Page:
To get on Central Link once you get off your flight at SEATAC you will need to get to the fourth floor of the parking garage. To do so proceed across one of the four covered bridges to the parking garage, go to the four floor and then follow the circuitous signs that will lead you about a half mile through the garage. Once you get to the station you can take an escalator or stairs to the station.
Trains leave the station for downtown at headways between every 10 and 20 minutes depending on the time of the day. It takes 37 minutes to get to the end of the line at Westlake Station.
Here is the Central Link schedule and stations;
Fares are $ 2.75 for one way for those 18-64 and 0.75 for 65 and over. There is also a full day pass available. You must purchase your ticket before entering the light rail train.
The airport's light rail station is connected to the fourth floor of the main parking garage at the airport. To get to the main terminal and ticket counters from SeaTac/Airport Station, walk across the covered bridge.
Follow the signs shown in the picture below from the airport terminal to the light rail station.
Riding the Monorail to Seattle Center
The Seattle Monorail was built for the 1962 World's Fair, or "Century 21 Exposition", to bring visitors from downtown Seattle to the newly created Seattle Center area. It's estimated that over 8 million people rode the Monorail during the 6 months of the fair, and today it still carries about 1.5 million people annually. Since it only covers a distance of about 1 mile, I might not have bothered taking it had it not been for the fact that the downtown station was right around the corner from our hotel, inside Westlake Center. One-way tickets cost $2, and with the monorail traveling at a top speed of about 50 miles/hour (making it the fastest monorail in the US), it takes about 2 min to travel to the Seattle Center station. I must admit that it was kind of a fun ride - we managed to sit at the very front of the train (I even shot a little video) and had a great view of the Experience Music Project building as the monorail drove through it.
The Monorail runs daily from 9:00 am to 11:00 pm, with trains departing every 10 minutes.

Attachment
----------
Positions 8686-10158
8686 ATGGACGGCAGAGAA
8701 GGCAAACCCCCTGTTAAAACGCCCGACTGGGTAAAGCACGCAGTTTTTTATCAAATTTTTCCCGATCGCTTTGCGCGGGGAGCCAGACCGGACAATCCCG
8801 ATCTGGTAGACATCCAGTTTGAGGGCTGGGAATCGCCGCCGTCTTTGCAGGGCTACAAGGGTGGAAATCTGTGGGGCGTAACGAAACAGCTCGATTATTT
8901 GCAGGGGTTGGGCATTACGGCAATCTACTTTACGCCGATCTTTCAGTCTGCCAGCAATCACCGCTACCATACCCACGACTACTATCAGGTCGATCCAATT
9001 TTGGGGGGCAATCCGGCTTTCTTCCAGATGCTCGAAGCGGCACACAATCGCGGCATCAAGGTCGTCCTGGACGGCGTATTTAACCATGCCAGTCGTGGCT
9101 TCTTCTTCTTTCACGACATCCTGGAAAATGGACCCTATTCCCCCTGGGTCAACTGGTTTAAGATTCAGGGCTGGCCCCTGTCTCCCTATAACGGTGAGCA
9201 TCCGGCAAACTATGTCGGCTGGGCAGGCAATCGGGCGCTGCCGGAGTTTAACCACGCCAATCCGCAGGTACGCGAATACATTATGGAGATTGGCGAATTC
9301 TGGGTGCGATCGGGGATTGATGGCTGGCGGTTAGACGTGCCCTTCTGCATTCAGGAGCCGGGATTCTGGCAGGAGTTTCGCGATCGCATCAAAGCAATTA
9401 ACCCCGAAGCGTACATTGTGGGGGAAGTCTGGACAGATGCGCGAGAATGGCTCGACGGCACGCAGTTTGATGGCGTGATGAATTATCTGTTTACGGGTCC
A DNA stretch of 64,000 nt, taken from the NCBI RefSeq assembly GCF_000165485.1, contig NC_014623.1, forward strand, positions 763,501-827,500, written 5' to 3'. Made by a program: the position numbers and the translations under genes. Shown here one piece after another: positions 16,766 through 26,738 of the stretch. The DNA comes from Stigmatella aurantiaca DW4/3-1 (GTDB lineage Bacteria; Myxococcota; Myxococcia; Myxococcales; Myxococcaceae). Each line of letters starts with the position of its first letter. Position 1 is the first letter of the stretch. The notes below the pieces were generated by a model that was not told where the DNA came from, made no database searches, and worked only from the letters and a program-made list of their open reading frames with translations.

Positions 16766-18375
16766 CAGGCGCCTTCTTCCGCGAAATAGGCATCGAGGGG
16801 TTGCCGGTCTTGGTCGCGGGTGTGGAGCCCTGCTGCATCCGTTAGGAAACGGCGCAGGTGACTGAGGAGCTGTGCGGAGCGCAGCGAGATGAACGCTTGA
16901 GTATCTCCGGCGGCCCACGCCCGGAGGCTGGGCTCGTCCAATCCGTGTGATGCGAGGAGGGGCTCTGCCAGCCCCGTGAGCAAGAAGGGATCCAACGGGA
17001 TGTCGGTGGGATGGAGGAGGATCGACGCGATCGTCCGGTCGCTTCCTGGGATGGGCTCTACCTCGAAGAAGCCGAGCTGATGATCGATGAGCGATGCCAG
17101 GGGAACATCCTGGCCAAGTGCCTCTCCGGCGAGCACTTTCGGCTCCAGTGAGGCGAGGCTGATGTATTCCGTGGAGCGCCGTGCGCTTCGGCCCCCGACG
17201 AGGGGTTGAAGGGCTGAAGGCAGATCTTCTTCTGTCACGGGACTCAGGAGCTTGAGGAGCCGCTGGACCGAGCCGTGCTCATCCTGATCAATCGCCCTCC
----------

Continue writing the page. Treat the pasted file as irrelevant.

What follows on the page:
South Lake Union Streetcar (called SLUT by locals)
This tip is divided into two sections: the useful part that actually talks about Seattle's first modern streetcar line, and the not-so-useful part that talks of how it wound up with the most unfortunate name in modern transit history in the USA. Naturally, the not so useful materal starts first:
For decades, Seattle's trolley bus operations have been called "trolleys" and so when a heritage streetcar line opened on the Seattle waterfront naturally it was called the "Waterfront Trolley" - so for a very long time electric public transportation here in Seattle has been called The Trolley.
Unfortunately, that didn't necessarily work that well a few years back when local developers and the city joined forces to build a new streetcar line (tram line) linking the shopping district around the Westlake Mall with the south end of Lake Union. Some maps call this new streetcar line the "South Lake Union Streetcar" while others call it the "Lake Union Trolley" but unfortunately for the city planners and boosters, the accidental descriptor arrived at years ago from area residents was South Lake Union Trolley (or SLUT).
Thus, when you ask for directions to the Wooden Boat Center or a few other tourist attractions, and are told the easiest way to get there is "Ride the SLUT" the person giving you instructions isn't trying to be obnoxious or funny. That is the unfortunate name used by everyone other than city and South Lake Union boosters for this streetcar (tram) line.